Dominic Dudley / Shutterstock
The liberal establishment can also be responsible for disseminating conspiracy theories.
The so-called Qanon shaman, Jacob Chansley, at the Capitol riot.
It is now not uncommon to find people supporting leaders like Donald Trump while insisting the state refrains from intervening in their lives.
Satanic panic in the modern era: how conspiracy theories take hold in times of crisis.
Satanic rituals and Hollywood elites: the myths behind satanism conspiracy theories.
Fear has important consequences for how people vote, what they spend their money on, who they consider to be part of their communities, and who they treat as outsiders.
Facebook CEO Mark Zuckerberg prepares to testify in Washington DC, in 2018 concerning revelations about the company’s sharing data with Cambridge Analytica, a consulting firm linked to Donald Trump.
Mark Zuckerberg says he wants the world to be more “open and connected”, but his decision to block archiving the company’s social media content argues otherwise.
Protesters in New Zealand’s parliament grounds in early 2022.
A new book examining New Zealand’s extreme and alt-right movements tackles an important issue. But it could have defined its terms better and provided more evidence for its claims.
A QAnon supporter stands outside the White House.
Orlowski Designs LLC/Shutterstock
The mysterious QAnon network is becoming an international movement, and an estimated 22% of Americans back one of its core beliefs.
A man holding a Q sign waits in line to enter a Donald Trump rally in Wilkes-Barre, Pa., in 2018.
THE CANADIAN PRESS/AP, Matt Rourke
The key to understanding online conspiracy theorists is to understand how the line between fantasy and reality can become blurred.
Arizona election officials released this image as one example of armed people watching ballot drop boxes.
Maricopa County Recorder's Office via CBS News
What deep-dive polls reveal at the political landscape of America as the 2022 midterm election approaches.
Many of the protestors who stormed the US Capitol on 6 January 2021 are said to believe evil forces were at work in Donald Trump’s removal from office.
Jim Lo Scalzo / EPA
Religious belief in the devil may have declined, but western demons are alive and well in popular culture and contemporary politics.
When politicians swear we might think they’re simply overcome with emotion. But there’s often more going on behind the language they use.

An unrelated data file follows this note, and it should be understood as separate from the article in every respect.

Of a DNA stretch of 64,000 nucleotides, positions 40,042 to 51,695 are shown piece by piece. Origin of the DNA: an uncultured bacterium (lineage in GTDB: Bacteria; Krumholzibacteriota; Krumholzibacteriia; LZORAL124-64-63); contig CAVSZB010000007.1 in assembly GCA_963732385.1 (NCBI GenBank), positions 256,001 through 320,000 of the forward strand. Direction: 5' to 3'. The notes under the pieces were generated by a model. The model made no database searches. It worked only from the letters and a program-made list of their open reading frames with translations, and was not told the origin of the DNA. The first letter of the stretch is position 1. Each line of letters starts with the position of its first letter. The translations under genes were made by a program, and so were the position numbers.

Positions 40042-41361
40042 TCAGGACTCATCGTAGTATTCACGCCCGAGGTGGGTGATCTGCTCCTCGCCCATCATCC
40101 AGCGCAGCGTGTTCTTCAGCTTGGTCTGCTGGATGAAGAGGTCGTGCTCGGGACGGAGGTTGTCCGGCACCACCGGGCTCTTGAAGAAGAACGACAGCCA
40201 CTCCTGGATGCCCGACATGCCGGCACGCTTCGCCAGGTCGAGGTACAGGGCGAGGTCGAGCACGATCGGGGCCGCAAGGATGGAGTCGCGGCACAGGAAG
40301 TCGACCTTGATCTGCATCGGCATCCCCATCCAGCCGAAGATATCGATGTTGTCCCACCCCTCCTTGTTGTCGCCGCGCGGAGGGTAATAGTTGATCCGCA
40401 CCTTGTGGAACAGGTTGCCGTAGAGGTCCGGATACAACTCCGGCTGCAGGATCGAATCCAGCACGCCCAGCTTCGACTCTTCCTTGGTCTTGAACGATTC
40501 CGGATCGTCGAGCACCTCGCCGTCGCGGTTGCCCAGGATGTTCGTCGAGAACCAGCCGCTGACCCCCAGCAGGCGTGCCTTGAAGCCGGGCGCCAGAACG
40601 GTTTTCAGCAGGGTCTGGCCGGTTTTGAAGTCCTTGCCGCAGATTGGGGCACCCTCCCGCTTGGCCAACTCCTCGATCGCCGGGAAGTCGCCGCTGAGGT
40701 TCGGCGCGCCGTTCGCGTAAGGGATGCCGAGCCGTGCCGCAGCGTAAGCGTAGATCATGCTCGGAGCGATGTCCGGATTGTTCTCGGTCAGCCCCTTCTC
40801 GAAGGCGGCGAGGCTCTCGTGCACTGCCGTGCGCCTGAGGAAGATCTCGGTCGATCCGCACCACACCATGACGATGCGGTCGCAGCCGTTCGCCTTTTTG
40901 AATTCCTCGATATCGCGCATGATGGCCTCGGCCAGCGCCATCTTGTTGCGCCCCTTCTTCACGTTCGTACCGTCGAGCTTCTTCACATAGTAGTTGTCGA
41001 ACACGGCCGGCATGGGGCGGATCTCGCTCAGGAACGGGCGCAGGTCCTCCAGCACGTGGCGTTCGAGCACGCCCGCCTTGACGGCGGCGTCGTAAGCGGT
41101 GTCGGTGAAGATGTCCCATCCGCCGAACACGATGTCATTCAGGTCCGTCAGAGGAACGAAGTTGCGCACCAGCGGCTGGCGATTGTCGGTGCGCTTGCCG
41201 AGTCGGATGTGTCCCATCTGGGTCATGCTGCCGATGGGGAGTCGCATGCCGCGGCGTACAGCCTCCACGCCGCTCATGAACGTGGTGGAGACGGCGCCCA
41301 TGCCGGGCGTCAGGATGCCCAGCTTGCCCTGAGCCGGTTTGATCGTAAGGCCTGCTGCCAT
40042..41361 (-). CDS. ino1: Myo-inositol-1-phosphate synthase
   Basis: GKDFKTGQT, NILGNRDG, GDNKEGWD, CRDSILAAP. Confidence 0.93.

Politicians dropping the f-bomb tend to be seen as acting out of emotion, but the way we use taboo language is often about what we can accomplish by violating rules.
A man holds a QAnon sign outside the White House. Even if most people don’t act on their conspiratorial beliefs, such theories can still pose very real dangers.
Many of those who believe conspiracy theories do not necessarily act on those beliefs. Nevertheless, conspiracy theories can still spread dangerous misinformation that can cause harm.
QAnon members participate in a protest against the counting of electoral votes in Washington, DC, which affirmed President-elect Joe Biden’s victory.
(AP Photo/Ted S. Warren, File)
Women have assumed different roles in alt-right movements, including organizing protests, spreading misinformation and organizing militias.
Romana Didulo, the self-proclaimed ‘Queen of Canada,’ is expanding her reach.
Romana Didulo and her followers are seeking to replace legitimate governments via their sovereign citizenship movement. Their claims are outrageous and baseless, but they must not be ignored.
An image of a mock gallows on the grounds of the U.S. Capitol on Jan. 6, 2021, is shown as the House select committee holds hearings in June 2022 into the attack.
(AP Photo/J. Scott Applewhite)
It’s easy to consider the erosion of democratic norms in the U.S. as purely political, but it poses serious risks to the country’s economic order. Is democracy in the gallows?
Social media is being used all over the world to express hatred of Jews.
Urupong/ iStock / Getty Images Plus
Antisemitism today does not always appear in the form of traditional hate speech. It manifests in GIFs, memes, vlogs, comments and reactions on social media platforms.
Proud Boy Dominic Pezzola is filmed smashing Capitol building window on Jan. 6.
(U.S. Federal court documents)
Performance crime is the act of filming while engaging in criminal activity. During the Jan. 6 capitol riots, insurrectionists uploaded performance crime videos and photos, incriminating themselves.
A protester holds a Q sign as he waits to enter a campaign rally with then-President Donald Trump in Wilkes-Barre, Pa., in August 2018.
AP Photo/Matt Rourke
Overcoming conspiracy theories isn’t just about information. A scholar of religion explains that the emotions they inspire are part of their appeal.
The latest season of Stranger Things features a town in the grip of a ‘Satanic Panic’. This reflects the very fears that existed in 1980s America, which still exist in different forms today.
The investigation into the January 6 Capitol riots asks: is the nation’s well-being ensured by allegiance to its laws or its leaders? The founding fathers chose the former – could we say the same for Trump’s inner circle?